Stipp: So we talked about how you might arrange the portfolio, which buckets, what kind of ETFs you might put into them. Another consideration for retirees is where they put these different assets, so I mean what kind of accounts; there are taxable accounts, there are tax-advantaged accounts. How do you put tax in the mix as you are thinking about the way that you start to withdraw money from these accounts?
Benz: So, there are two key considerations: asset location and then sequencing those withdrawals so that you are preserving some of those tax benefits of the tax-deferred and tax-sheltered vehicles.
The key thing to know about sequencing those withdrawals is that you want to get rid of things that are costing you the most tax-wise or otherwise first. So, if you are over 70 and a half and taking required minimum distributions from your portfolios, you obviously want to take those, because you'll pay big penalties if you do not. Then move on to your taxable accounts in terms of deciding which to tap next, and the reason is that you will pay ongoing tax costs to hold that money in taxable accounts.
You want to hang on to things with tax sheltering benefits, anything that gives you tax deferral or certainly tax-free withdrawals--hold on to that stuff until last, because those will be your most beneficial.
Stipp: Extend those benefits for as long as you can.
Stipp: The last thing that I wanted to ask you about: So, this process of the bucketing approach, as you get it set up and running, and as you are executing it throughout your retirement, you will need to be moving some funds from different buckets. So from the longer-term buckets, some of those funds will eventually need to come into the mid-term, and the mid-term to the short-term as you deplete those buckets. It sounds like it could get a little cumbersome. How can I set up a process that maybe makes it a little bit easier?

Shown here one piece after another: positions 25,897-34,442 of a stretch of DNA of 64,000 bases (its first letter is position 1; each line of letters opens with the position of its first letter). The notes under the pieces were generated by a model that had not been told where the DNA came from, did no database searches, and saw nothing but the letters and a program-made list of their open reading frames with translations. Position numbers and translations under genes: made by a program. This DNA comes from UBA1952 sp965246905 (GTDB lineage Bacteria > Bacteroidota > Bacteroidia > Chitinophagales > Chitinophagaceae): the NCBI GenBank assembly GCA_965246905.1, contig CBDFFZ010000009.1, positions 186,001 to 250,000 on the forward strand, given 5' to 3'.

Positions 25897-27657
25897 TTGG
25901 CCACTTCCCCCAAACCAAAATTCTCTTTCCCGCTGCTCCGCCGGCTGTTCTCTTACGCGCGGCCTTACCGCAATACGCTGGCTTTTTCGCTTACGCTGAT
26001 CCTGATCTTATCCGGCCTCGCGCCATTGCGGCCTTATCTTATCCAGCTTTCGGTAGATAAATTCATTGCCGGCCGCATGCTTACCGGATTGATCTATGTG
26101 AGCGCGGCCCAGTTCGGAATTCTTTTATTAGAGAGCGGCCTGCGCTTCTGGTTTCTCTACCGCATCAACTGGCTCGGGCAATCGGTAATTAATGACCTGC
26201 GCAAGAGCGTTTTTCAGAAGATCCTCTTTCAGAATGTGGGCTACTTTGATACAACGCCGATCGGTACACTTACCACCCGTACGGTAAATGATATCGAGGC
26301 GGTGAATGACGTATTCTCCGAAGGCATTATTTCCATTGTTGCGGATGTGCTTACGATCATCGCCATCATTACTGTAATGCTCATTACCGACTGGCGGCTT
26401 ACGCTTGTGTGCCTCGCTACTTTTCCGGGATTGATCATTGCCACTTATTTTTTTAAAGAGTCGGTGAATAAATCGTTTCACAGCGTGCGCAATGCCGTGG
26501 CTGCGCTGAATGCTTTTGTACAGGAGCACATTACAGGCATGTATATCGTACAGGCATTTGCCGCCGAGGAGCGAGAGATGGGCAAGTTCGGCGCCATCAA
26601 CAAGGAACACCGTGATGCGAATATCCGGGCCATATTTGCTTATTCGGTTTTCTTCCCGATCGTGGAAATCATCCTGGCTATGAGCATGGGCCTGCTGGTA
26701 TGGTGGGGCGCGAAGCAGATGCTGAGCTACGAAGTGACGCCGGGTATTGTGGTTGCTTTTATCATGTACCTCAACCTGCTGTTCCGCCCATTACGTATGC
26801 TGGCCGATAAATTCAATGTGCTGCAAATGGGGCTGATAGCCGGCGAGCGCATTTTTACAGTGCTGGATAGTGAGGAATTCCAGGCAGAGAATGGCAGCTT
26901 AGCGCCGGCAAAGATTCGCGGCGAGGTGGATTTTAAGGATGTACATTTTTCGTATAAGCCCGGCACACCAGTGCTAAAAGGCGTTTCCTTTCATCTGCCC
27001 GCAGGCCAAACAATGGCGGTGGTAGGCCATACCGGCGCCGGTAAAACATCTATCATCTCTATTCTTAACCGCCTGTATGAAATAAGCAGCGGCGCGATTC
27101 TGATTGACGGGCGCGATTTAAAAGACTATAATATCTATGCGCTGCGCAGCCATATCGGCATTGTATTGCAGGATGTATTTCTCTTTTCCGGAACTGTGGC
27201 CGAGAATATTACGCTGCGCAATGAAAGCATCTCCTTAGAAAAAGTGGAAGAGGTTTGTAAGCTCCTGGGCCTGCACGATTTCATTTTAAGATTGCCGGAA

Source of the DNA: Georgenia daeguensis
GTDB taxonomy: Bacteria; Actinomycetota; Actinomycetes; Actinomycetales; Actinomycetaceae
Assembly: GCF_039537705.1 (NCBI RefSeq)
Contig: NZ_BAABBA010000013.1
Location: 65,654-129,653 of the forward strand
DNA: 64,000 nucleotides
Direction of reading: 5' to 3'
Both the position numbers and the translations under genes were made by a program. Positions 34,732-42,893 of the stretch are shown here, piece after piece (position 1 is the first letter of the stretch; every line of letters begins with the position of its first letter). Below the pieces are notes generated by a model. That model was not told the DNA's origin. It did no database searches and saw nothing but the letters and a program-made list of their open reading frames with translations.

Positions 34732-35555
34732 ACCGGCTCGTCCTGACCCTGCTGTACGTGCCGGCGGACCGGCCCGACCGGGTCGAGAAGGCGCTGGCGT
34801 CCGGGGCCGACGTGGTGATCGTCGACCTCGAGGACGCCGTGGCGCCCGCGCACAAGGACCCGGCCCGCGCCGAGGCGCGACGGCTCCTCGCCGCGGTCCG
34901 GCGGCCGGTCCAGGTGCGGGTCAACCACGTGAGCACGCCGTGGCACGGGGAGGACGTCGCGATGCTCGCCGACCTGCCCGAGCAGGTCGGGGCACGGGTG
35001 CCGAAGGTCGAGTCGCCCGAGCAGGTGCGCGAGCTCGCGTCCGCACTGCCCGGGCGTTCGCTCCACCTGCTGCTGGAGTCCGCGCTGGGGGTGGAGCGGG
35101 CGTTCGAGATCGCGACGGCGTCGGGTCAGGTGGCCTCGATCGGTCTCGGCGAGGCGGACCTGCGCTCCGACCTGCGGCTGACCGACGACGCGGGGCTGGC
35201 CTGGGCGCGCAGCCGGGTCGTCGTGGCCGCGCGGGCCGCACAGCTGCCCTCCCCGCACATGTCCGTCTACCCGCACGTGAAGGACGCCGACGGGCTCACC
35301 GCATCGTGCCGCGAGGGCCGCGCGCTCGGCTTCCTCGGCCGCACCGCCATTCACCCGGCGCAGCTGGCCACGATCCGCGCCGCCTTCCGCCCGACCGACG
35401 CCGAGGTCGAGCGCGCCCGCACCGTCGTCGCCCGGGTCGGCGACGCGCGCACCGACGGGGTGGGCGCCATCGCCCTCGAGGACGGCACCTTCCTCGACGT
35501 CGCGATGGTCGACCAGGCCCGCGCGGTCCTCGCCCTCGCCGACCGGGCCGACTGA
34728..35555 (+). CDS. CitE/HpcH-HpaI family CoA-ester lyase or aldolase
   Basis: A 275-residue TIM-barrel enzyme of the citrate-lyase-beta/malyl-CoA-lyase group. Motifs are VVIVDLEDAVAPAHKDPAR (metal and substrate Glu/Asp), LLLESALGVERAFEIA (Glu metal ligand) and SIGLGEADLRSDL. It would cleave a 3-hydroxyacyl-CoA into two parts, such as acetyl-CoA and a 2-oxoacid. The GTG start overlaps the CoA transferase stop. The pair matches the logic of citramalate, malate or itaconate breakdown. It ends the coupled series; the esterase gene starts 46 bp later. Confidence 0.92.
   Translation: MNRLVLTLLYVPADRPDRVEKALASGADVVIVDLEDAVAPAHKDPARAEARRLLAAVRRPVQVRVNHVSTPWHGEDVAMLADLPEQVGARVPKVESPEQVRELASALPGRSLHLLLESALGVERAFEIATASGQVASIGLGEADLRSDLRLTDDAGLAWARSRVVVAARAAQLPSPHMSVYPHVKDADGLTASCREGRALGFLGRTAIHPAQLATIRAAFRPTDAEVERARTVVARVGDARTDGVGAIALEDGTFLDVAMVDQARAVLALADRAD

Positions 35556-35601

Benz: This is why financial planning guru Harold Evensky says, he just likes two buckets--one short term, one the other stuff--because this can get really cumbersome. So, I've heard from people who have as many as seven or 10 buckets. That gets to be quite a process to keep these things up-to-date, and you do periodically have to refill that cash bucket as you deplete it.
So, I think for a lot of investors putting this on a regular schedule, knitting it into your rebalancing process--so if you find that you need to make some asset allocation tweaks, possibly making this bucket maintenance part of that process can make a lot of sense.
Other investors I talk to like to be more tactical. So, they like to lighten up and sell those things that they wanted to sell anyway because maybe there was a manager change or something going on in an investment that made it fundamentally unattractive. So, it's a matter of personal opinion.
But if you are trying to be hands-off, that more mechanistic approach where you say, "I do bucket maintenance every December and get my asset allocation back in line," I think that will be the easiest hands-off approach for most retired investors.
Stipp: All right, Christine. Thanks for the tips on the importance of having a total return approach in retirement, especially in today's environment. Thanks for being here today.
Benz: Thank you, Jason.
Stipp: For Morningstar, I'm Jason Stipp. Thanks for watching.